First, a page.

Identifying GIS For What Its Worth

by Larry Daniel

Vice President, Research & Information Systems

Castillo Company, Phoenix, Arizona

(published as "Expanding the Business Geographics Agenda," Business Geographics September/October 1995)

While in the midst of carrying the flag for the 'new' technologies, it can be ironic how we can fall back upon the 'old' benefits. There's a challenge in promoting and implementing business geographics as more than an automation of maps. As former Business Geographics contributor Gene Roe hinted, it's all too easy to pave over old cow paths. Roe observed "a unique opportunity exists for spatial re-engineering: the chance to rework an organization's business practices to produce a spatially informed work environment which incorporates GIS into business operations." I concur, and offer here a few comments on how we might look at business geographics differently to find its capacity to impact business.

In searching for the value of GIS, one can find analogies with copy machines and word processing. Today these two tools are cornerstones of office automation, but their early adoption was marred by "business blindness". Little market was forecast for the first copy machine. As Hammer & Champy wrote in their sentinel text "Reengineering the Corporation":

The bottom line was that researchers couldn't envision how this technology could upset the business world. Before this machine, business didn't make copies of hardly anything -- it was too labor intensive and time consuming. Hence, when asked to give estimates on sales, they were very conservative. They couldn't envision how copiers would redefine business. They couldn't see their product's subtler, but more profound potential. In a world where the standard was for companies to pass around originals, it was very difficult for Xerox planners to appreciate that their product would create a new standard, where copies would be distributed rapidly and widely, and one which would ultimately position companies to move much more swiftly with major decisions than they had ever done before.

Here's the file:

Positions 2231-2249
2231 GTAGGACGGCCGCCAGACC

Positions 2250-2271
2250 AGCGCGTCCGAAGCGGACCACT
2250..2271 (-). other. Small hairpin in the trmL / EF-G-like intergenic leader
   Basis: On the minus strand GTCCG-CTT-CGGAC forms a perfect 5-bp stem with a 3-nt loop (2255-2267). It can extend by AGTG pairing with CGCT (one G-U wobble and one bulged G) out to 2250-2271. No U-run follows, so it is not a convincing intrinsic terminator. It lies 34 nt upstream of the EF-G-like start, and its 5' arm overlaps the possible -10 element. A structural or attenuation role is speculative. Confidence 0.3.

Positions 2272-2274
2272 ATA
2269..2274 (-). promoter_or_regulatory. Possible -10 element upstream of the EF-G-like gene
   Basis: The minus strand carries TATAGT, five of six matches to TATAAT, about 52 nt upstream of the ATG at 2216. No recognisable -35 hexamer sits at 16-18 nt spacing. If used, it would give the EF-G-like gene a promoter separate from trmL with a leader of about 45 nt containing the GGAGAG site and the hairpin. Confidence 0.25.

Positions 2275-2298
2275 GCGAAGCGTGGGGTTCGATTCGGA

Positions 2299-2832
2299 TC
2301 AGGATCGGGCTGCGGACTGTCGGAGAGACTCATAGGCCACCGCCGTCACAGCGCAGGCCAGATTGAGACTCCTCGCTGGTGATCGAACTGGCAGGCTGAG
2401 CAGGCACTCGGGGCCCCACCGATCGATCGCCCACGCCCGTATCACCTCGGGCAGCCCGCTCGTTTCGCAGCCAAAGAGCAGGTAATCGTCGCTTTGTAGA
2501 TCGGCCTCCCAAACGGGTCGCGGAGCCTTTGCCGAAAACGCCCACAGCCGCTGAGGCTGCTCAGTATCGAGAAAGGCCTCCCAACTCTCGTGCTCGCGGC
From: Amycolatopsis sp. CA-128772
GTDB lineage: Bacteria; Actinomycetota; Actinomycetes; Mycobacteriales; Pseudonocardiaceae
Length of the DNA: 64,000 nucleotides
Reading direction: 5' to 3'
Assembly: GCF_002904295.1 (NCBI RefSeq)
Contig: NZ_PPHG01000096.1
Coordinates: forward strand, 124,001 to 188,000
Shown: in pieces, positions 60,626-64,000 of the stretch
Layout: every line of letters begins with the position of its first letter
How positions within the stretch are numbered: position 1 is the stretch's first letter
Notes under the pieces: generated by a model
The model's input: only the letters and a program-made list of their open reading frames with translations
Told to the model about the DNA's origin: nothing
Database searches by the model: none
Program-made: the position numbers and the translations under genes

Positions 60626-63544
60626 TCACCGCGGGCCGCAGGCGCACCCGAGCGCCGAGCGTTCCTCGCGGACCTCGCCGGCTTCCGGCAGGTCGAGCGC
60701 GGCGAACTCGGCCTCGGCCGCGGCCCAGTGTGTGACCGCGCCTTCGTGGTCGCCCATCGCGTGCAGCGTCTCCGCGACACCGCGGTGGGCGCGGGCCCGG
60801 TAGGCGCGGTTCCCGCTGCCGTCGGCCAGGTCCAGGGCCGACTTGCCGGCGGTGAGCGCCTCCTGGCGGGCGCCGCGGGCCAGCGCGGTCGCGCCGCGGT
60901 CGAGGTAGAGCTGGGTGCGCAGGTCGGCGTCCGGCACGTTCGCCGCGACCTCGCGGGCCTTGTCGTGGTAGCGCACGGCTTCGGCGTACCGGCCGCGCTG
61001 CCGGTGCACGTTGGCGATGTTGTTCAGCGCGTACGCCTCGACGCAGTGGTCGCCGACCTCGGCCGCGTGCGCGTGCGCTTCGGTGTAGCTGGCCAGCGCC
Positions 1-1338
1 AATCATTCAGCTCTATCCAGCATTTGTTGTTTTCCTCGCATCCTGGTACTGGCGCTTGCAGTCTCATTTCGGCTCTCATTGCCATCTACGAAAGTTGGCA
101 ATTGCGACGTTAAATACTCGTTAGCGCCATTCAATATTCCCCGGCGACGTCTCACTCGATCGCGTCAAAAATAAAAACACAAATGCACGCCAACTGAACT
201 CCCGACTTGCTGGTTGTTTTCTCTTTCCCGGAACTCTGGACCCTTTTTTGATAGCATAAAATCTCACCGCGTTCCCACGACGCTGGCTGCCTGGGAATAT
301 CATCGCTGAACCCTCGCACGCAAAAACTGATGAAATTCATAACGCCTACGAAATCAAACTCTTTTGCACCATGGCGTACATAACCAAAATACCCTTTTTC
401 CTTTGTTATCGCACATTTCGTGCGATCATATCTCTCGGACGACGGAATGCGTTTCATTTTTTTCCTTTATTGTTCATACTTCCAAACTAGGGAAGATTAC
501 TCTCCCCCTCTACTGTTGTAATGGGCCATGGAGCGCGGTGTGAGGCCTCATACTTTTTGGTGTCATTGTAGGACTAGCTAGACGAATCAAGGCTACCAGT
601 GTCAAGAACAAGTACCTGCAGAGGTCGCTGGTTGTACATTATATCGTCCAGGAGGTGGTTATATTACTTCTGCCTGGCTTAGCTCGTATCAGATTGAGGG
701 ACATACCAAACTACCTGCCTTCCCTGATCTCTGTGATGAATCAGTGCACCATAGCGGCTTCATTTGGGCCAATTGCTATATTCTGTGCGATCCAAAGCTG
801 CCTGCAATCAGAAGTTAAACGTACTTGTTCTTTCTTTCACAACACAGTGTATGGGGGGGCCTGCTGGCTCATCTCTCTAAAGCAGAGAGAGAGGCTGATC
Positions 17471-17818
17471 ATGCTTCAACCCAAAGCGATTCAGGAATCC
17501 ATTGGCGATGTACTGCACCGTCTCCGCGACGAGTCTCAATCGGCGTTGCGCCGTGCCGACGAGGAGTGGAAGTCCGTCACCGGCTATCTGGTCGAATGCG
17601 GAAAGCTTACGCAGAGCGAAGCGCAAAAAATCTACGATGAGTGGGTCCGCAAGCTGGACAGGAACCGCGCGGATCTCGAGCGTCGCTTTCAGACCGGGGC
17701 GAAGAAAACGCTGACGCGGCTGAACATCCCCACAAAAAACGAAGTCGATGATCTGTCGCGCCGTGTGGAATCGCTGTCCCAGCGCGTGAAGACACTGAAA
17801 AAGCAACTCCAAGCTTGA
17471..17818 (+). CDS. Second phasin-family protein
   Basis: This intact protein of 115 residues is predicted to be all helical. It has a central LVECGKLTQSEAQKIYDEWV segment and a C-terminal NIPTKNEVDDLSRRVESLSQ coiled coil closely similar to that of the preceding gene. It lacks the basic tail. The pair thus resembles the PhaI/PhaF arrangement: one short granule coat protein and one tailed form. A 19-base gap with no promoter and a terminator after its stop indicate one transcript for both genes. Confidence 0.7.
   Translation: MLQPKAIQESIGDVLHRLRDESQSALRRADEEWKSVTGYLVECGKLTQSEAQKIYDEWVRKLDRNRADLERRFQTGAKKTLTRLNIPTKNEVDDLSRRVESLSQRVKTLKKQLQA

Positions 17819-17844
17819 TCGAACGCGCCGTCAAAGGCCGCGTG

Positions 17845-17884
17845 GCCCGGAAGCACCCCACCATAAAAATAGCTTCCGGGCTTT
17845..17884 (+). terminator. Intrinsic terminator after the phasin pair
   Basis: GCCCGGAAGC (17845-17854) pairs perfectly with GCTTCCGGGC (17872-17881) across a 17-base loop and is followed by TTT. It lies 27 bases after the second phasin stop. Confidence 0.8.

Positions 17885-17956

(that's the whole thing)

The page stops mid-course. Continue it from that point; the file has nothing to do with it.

In a similar manner, word processing was misforecast. When first introduced, it was perceived as purely secretarial equipment. In time, however, its impact was recognized not only to be in helping secretaries work faster, but in redefining the role of the administrative assistant, swiftening the speed by which managers could generate business text, and eliminating the redundancies and errors inherent to keypunching handwritten material.

I contend that business geographics stands in a similar situation. The challenge with GIS is not in selecting it as the appropriate technology for existing mapping applications, this is akin to seeing a copier as a replacement for the dittograph or word processing system as a secretarial tool. The challenge with GIS is in determining what new value the more rapid, consistent, intelligent and overall more powerful mapping systems bring to age- old problems in your business.

As demonstrated with photocopiers and word processing, the heart of solid technical initiatives generally isn't purely automation, but process improvement or process redesign. Hammer & Champy observed: